Tag Archives: coffee shops

Remember, It’s “Indie” Coffee Shop Day, Not “Indy” Coffee

The one problem living in Indianapolis — Indy, to all the cool kids — is that it rhymes with “indie.”

This makes it hard when you’re trying to promote “Indie Coffee Shop Day” to all your friends, because everyone thinks it only applies to coffee shops in Indianapolis.

Venetia's Coffee Shop, 55 Chatsworth Road. Lower Clapton, E5, London, England

Venetia’s Coffee Shop, 55 Chatsworth Road. Lower Clapton, E5, London, England

It doesn’t. It’s about independent coffee shops all over the world. (And I’m confident in saying “all over the world,” because we have a new supporter, @TheMamaRuns in Alberta, Canada, which makes this an international day of observance!

Several years ago, I created a map and website called IndyIndieCoffee.com. The problem is, I can never remember which Indy/Indie goes first, so I always have to look it up.

And I started worrying that people would think it only applied to Indianapolis coffee shops. (I used to run into the same problem when I was a music reviewer for Indie-Music.com — they thought I was only writing about bands in Central Indiana.

So, the official word is that this day is not about coffee shops in Indianapolis, Indiana. It’s about local, independent coffee shops in any part of the world.

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Coffee Shop Stories: Lulu’s Coffee and Bakehouse

As part of Indie Coffee Shop Day, we’re inviting independent coffee houses from around the country to send in their story and a little note about themselves. Our very first entry is Lulu’s Coffee and Bakehouse on the northwest side of Indianapolis.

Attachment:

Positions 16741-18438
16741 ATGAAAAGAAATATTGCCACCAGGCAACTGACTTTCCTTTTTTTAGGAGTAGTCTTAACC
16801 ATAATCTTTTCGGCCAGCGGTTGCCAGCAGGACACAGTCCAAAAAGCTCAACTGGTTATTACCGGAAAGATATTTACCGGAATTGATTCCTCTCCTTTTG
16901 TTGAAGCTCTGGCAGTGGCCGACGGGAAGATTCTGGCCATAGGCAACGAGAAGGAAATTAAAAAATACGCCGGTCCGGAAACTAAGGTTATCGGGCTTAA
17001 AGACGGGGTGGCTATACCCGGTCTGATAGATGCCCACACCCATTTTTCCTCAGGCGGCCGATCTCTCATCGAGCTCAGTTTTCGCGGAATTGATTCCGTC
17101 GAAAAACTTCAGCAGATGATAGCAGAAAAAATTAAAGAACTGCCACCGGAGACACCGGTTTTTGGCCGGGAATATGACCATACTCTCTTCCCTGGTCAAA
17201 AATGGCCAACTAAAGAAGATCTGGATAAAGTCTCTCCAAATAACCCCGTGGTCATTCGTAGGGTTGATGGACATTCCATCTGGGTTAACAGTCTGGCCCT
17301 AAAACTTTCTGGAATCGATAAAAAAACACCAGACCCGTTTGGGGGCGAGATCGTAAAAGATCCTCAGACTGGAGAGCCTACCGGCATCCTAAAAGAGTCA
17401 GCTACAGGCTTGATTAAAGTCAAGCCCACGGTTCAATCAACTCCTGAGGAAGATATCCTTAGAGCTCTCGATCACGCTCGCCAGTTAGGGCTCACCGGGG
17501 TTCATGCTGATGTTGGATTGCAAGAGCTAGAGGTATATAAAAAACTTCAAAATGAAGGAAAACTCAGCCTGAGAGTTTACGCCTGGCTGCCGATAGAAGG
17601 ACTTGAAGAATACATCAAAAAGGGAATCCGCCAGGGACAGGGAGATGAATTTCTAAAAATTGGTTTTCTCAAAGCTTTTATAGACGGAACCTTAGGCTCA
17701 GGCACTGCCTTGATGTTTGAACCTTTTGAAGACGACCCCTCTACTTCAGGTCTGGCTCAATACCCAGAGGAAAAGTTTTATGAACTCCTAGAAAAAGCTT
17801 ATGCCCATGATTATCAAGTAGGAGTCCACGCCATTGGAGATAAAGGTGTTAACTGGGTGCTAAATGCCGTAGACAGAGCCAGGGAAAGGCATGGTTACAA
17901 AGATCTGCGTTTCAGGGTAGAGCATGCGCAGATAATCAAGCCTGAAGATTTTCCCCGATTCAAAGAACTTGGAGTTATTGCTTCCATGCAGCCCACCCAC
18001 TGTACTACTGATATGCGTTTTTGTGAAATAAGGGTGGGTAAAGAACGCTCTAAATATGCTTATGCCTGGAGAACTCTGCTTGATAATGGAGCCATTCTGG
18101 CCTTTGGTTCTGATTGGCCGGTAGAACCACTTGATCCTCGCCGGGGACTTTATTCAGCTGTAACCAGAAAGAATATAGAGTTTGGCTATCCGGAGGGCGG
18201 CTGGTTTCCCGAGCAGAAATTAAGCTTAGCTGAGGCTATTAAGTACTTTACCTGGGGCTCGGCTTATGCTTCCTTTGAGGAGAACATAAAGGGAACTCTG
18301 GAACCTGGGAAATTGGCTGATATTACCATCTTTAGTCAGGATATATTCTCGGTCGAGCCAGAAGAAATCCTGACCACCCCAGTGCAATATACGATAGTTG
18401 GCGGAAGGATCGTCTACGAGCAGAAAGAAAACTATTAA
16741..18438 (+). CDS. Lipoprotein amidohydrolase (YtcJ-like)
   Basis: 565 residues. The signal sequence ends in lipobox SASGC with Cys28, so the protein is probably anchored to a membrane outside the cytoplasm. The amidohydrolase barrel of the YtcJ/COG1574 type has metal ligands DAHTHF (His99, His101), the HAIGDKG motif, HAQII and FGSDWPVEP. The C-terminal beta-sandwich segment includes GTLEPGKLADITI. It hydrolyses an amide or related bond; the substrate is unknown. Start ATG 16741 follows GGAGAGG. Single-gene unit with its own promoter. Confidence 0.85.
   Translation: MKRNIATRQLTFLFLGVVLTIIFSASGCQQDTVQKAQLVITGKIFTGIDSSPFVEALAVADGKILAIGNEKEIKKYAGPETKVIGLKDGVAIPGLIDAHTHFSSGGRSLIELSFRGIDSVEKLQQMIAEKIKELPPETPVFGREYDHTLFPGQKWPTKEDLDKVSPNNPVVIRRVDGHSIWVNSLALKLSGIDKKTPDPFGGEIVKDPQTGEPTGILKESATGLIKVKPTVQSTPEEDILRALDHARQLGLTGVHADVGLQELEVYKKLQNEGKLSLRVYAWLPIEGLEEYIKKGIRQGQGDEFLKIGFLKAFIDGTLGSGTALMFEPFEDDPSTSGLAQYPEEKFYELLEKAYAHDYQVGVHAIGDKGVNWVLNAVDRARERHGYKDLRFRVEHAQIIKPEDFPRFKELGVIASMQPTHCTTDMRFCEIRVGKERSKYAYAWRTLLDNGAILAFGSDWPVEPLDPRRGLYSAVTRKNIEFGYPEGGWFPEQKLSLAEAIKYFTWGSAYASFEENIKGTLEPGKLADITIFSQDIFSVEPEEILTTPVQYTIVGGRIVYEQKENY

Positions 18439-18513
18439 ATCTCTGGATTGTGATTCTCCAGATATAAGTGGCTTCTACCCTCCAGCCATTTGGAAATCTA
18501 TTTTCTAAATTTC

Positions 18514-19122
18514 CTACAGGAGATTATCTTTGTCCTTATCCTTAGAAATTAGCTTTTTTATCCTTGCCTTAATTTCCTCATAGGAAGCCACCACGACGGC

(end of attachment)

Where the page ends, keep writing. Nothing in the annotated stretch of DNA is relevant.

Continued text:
My husband and I purchased Lulu’s Electric Cafe about 11 years ago. We had operated a deli and catering company for five years, and thought a coffee shop and bakery would partner well with it. We moved just a few blocks west a little over two years ago, renamed it Lulu’s Coffee and Bakehouse, and changed the menu up a bit.

We now have a comfortable, third place hang out with lots of food and beverage options. It is a beautiful, cozy, and welcoming facility. We were food specialists when we purchased Lulu’s initially, and the food menu grew. However, the coffee didn’t.

We have been researching and educating ourselves over the last several years to move into the third wave of coffee. The Indy Coffee Association, Coffee Fest, and Caffeine Crawl have all been great resources. We offer a full espresso bar with all the common drink choices, breakfast options, a full lunch menu, grandma’s pies, even tea parties for 2.

Some of our signature drinks include: a delicious Traditional Italian Cappuccino. It is 3oz of Espresso and 3oz of deliciously sweet steamed milk, our Iced Toddy Coffee, and our Loose Leaf Teas. You can now expect latte art on all hot drinks. This is incredibly important, because you can only produce art with quality steamed milk.